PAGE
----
News
Reformed addict tells others that change is possible

By Joseph Slacian
jslacian@thepaperofwabash.com

Change doesn’t happen unless an individual makes changes.


That was one of the messages driven home by Grant County resident Nathan Harmon during a public talk Monday, Dec. 3, at the Honeywell Center’s Ford Theater.


Harmon should know, for he has battled alcohol and drug addiction for several years. That is, until something happened, a turning point in his life, that had tragic consequences.


That night was July 17, 2009.

The accident
“It was a Friday night, July 17” Harmon told a quiet theater audience. “There was a big party happening.”


After he and a friend had finished a bottle of whiskey, they went to a Grant County bar. After about 10 shots of tequila, Harmon continued his story, they decided to go to an after party.


Because Harmon was on probation for a prior DUI conviction, he decided to call a friend, Priscilla Boswell, to be a designated driver. Somehow, he ended up with Barnes’ car keys.


“We got in the car and took off,” he recalled. “I heard a scream. I woke up and cops were on top of me.”
Harmon struck a tree.


“There were no skid marks,” he said. “Priscilla didn’t have a seat belt on.”


Boswell’s head struck the front window, breaking her neck and killing her.


“This happens to other people, but it doesn’t happen to you,” Harmon said, noting that’s what everyone thinks. “I started making deals with myself. I started making deals with God.


“At 23, because of decisions I made, Priscilla lost her life. She was the mother of two. She was a sister, a daughter.”

Who he blamed
While Harmon’s troubles escalated that night, he admits his life had been on a downward spiral for several years.


It all started when his parents, whom he and his sister thought had a wonderful marriage, filed for divorce. His parents, he said, put on a front to protect their two children.


“They said, ‘Nathan, we’re just trying to protect you so you can focus on school and what’s important,’” he said. “You don’t need to know about our marital problems. I’m not saying that’s wrong, but what they taught me to do, as I watched, they taught me how to put on my mask.


“I could put on my fake smile and I could act like everything is picture perfect. I could go through the motions and act like everything is fine. Below the surface, I was screaming.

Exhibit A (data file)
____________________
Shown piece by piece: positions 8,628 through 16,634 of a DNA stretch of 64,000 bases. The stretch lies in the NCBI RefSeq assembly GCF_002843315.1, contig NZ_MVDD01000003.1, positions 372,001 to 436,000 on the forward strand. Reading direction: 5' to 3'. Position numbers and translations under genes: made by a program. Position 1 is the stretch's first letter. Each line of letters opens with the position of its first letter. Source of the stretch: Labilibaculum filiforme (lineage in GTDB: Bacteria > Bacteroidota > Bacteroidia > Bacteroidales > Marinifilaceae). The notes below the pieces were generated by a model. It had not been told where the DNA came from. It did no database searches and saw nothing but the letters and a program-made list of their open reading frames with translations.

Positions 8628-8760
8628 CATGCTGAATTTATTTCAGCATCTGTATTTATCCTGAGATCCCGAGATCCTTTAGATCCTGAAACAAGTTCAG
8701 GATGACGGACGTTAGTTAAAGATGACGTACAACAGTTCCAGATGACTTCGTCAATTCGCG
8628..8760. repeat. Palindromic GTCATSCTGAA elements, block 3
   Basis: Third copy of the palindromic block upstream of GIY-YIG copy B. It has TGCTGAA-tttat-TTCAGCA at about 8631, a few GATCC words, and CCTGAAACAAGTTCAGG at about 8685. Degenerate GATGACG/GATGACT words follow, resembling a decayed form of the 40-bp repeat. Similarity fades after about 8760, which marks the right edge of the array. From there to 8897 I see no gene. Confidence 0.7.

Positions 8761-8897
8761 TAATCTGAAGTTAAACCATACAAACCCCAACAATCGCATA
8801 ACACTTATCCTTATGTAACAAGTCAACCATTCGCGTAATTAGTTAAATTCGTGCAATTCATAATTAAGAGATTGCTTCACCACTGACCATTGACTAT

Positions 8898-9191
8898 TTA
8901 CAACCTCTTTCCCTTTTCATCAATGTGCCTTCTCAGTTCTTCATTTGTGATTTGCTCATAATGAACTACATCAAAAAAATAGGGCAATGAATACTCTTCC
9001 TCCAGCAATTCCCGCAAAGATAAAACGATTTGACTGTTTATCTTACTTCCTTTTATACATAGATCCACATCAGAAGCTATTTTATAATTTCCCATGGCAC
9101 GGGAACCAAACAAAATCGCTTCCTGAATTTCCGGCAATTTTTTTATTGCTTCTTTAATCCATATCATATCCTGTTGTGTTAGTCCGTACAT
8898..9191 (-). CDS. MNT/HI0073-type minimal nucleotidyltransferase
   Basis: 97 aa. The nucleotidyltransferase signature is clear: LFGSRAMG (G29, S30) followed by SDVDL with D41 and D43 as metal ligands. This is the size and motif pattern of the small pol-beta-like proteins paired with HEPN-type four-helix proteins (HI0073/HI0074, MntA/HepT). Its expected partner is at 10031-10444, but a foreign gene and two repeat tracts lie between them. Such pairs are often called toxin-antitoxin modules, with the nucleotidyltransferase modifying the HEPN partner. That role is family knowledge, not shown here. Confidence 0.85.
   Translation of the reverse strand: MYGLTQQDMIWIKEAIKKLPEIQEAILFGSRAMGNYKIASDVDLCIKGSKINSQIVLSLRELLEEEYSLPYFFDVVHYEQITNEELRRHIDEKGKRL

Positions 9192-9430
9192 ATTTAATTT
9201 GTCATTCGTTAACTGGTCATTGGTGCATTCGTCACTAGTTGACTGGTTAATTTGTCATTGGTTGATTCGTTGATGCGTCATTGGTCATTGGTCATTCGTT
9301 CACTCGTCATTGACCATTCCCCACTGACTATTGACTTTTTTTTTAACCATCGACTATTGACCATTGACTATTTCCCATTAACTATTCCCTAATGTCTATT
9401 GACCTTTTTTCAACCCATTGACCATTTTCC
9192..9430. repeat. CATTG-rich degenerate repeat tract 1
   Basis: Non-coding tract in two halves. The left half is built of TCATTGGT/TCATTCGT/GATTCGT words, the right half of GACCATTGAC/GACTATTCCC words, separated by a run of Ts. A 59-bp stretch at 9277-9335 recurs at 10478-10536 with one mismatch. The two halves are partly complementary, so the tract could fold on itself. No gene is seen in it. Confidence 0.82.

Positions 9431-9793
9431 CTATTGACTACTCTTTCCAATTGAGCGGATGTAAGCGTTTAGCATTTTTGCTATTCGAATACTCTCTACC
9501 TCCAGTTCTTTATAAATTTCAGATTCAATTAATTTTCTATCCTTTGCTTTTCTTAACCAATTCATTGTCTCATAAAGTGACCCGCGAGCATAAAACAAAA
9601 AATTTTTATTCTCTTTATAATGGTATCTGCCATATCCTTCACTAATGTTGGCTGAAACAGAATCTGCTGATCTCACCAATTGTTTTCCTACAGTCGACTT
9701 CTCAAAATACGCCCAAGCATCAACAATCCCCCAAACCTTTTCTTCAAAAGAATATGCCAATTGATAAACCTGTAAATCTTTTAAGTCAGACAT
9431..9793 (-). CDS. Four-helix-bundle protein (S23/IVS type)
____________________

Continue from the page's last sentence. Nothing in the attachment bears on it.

“When I was growing up I thought it wasn’t OK to not be OK, so I put on my mask. … This is what I need you to understand about the mask. The thing that is keeping you safe can be the very thing that’s holding you hostage.”


He wore the “mask” throughout middle school, but once in high school things began to change. He turned his back on close, personal friends. He began hanging out with the wrong crowd.


“Who you surround yourself with matters,” he said.


He told his father that he was never going to be like him, that he was never going to touch drugs. But that didn’t happen.

Feeding the bear
“At the end of the day, what’s the big deal?” Harmon asked rhetorically. “Everyone talks about it. What’s the big deal? Everyone jokes about it. Everyone else is doing it. It’s just a joint. It’s just a pill. It’s just a bottle … We rationalize it in so many different types of ways. The very first time you compromise yourself … when there was an internal struggle and you gave in, that point it happened because of all your past hurt and your past pain.


“The very first time I compromised and I smoked weed and I popped a pill, it didn’t seem that bad,” he said. “I didn’t fall apart. Nobody knew.”


He likened drugs and alcohol to “a cute little bear club.”


“You begin to feed it, but when that bear cub grows up, it’s a full-grown grizzly bear,” Harmon said. “It’s not cute and cuddly.”
It was soon thereafter that his bad habits took control of his life.


“I started feeding the bear as a sophomore,” he said. “By the time I was a senior I was a full blown alcoholic.”


He skipped school routinely, so much so he was kicked out. He said he felt like a “dead man walking, one heartbeat away from an overdose. I probably should have been dead ten times over, but for the grace of God.”